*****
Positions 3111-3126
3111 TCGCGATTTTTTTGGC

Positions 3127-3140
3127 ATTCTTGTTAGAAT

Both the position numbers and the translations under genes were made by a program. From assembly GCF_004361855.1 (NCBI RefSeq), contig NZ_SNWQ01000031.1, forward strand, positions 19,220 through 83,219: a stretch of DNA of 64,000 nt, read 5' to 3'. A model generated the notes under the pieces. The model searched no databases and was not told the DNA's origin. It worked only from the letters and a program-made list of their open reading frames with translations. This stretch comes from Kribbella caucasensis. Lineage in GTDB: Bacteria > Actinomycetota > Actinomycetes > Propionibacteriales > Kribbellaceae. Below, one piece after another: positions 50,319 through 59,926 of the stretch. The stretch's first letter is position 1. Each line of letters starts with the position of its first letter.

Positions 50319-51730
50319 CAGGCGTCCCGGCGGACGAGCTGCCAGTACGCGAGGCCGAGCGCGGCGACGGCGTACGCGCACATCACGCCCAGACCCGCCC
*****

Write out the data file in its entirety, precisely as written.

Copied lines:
Positions 3111-3126
3111 TCGCGATTTTTTTGGC

Positions 3127-3140
3127 ATTCTTGTTAGAAT

Both the position numbers and the translations under genes were made by a program. From assembly GCF_004361855.1 (NCBI RefSeq), contig NZ_SNWQ01000031.1, forward strand, positions 19,220 through 83,219: a stretch of DNA of 64,000 nt, read 5' to 3'. A model generated the notes under the pieces. The model searched no databases and was not told the DNA's origin. It worked only from the letters and a program-made list of their open reading frames with translations. This stretch comes from Kribbella caucasensis. Lineage in GTDB: Bacteria > Actinomycetota > Actinomycetes > Propionibacteriales > Kribbellaceae. Below, one piece after another: positions 50,319 through 59,926 of the stretch. The stretch's first letter is position 1. Each line of letters starts with the position of its first letter.

Positions 50319-51730
50319 CAGGCGTCCCGGCGGACGAGCTGCCAGTACGCGAGGCCGAGCGCGGCGACGGCGTACGCGCACATCACGCCCAGACCCGCCC